“This might not work,” is at the heart of all of our most important work, but often we let the possibility of failure put us off, or we make the equal-and-opposite error of not making a proper go of something so that we have an excuse if it falls flat.
Risk is part of the game. Interesting and important problems are interesting and important exactly because they lack clear solutions – if they didn’t, they’d be neither.
Instead of letting the uncomfortable feeling of risk (of embarrassment, of wasted time, or money, or effort) put us off, or treating it as an enemy that we need to avoid or eliminate, what if we treated it as a compass, by asking not “What would I do if I knew I couldn’t fail,” but:
“What would I do if I knew I would fail?”
“Which journey is worth it, whether or not I win?”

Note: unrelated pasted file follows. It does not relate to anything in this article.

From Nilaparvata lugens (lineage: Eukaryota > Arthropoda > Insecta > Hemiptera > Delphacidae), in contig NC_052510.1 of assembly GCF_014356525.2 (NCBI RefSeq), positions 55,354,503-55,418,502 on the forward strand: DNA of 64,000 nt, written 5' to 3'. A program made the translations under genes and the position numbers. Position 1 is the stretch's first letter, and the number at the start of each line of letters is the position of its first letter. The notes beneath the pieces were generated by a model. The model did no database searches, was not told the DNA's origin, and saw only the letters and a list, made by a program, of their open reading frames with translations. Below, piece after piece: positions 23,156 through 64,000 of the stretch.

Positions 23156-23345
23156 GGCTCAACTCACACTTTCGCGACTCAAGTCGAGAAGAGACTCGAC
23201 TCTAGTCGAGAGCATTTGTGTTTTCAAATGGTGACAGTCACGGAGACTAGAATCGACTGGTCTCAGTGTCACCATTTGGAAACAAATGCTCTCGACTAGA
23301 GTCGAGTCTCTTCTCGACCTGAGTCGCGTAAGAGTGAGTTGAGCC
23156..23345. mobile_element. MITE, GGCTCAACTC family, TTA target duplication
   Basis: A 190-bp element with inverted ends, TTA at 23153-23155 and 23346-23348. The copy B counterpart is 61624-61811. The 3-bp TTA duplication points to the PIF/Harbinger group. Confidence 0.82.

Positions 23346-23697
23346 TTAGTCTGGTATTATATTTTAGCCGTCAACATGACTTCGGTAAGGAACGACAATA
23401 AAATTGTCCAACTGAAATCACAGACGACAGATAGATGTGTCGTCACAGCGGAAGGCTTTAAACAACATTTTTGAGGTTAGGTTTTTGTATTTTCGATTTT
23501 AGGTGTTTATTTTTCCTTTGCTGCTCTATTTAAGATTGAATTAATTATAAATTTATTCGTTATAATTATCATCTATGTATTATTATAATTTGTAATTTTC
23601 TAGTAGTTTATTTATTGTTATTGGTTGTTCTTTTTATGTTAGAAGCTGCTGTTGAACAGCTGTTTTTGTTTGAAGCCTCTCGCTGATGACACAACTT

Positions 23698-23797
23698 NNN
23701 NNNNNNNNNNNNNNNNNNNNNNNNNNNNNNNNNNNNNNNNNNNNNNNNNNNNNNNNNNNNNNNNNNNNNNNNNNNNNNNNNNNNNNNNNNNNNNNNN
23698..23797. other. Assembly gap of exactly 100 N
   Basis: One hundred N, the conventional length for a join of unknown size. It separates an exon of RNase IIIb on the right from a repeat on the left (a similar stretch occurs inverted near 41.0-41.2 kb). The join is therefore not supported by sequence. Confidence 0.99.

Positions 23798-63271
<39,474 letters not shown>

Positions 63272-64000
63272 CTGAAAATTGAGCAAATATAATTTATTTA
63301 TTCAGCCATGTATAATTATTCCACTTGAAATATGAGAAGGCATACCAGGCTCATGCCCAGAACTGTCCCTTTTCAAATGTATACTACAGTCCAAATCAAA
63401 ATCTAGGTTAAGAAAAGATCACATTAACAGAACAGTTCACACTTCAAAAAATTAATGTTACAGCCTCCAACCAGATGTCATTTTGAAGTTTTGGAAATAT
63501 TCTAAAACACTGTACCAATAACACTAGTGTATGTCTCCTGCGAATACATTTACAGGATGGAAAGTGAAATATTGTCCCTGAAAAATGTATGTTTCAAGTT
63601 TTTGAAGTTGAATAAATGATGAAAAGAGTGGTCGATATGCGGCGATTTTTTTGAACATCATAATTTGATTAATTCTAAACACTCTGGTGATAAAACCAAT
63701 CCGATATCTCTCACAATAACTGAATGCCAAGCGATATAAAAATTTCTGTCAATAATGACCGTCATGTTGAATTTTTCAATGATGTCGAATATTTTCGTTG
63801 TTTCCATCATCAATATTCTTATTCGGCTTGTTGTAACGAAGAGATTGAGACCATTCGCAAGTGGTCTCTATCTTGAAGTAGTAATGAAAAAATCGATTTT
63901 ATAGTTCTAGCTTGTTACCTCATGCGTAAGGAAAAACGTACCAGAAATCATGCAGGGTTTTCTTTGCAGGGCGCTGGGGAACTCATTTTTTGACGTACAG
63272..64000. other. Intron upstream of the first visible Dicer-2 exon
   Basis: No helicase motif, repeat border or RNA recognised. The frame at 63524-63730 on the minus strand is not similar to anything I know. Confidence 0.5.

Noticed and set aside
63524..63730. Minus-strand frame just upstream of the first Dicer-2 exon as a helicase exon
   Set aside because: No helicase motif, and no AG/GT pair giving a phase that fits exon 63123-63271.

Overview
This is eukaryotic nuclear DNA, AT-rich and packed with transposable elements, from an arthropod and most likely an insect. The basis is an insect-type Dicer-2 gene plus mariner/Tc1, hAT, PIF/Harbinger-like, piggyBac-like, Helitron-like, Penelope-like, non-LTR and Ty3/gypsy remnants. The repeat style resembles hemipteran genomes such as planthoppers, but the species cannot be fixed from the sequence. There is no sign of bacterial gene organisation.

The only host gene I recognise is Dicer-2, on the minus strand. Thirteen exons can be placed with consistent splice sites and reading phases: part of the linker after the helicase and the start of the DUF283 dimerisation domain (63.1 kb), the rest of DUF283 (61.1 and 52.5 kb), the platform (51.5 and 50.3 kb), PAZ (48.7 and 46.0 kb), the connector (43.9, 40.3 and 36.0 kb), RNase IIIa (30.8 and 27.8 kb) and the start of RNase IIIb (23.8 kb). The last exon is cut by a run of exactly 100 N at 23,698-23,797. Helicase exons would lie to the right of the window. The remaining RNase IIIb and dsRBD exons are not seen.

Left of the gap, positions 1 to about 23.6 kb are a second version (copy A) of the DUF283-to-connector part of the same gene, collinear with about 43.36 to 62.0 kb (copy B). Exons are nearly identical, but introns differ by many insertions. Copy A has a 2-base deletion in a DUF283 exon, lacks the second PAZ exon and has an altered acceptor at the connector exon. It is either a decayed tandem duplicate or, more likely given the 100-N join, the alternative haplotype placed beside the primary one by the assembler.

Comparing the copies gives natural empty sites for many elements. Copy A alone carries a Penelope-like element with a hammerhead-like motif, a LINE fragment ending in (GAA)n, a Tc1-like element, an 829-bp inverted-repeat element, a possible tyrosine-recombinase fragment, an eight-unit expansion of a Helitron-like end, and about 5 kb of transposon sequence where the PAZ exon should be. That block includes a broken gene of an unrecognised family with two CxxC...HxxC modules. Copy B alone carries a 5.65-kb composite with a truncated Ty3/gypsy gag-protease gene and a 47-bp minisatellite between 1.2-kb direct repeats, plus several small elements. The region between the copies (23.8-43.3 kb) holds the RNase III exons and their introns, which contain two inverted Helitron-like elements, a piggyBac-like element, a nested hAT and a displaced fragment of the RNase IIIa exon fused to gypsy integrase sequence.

“Even if the outcome didn’t follow, I’m glad I did it. I had good intent. I brought my skills to the table. I brought generosity to the situation, and next time, it’s going to go even better.”Seth Godin – slightly paraphrased – on the Read to Lead podcast and The Tim Ferris Show
So helpful Stu. I think we often look at things through the prism of ‘what will I lose’ as opposed to ‘what will I/we gain’? That it’s a risk NOT to make certain decisions. However, the tangible sense of what we might lose often trumps the intangibles of what we might gain, and so we trade the possibility of something better for the greater certainty of the status quo. How can we take more risks? What will we lose by not risking? Good stuff…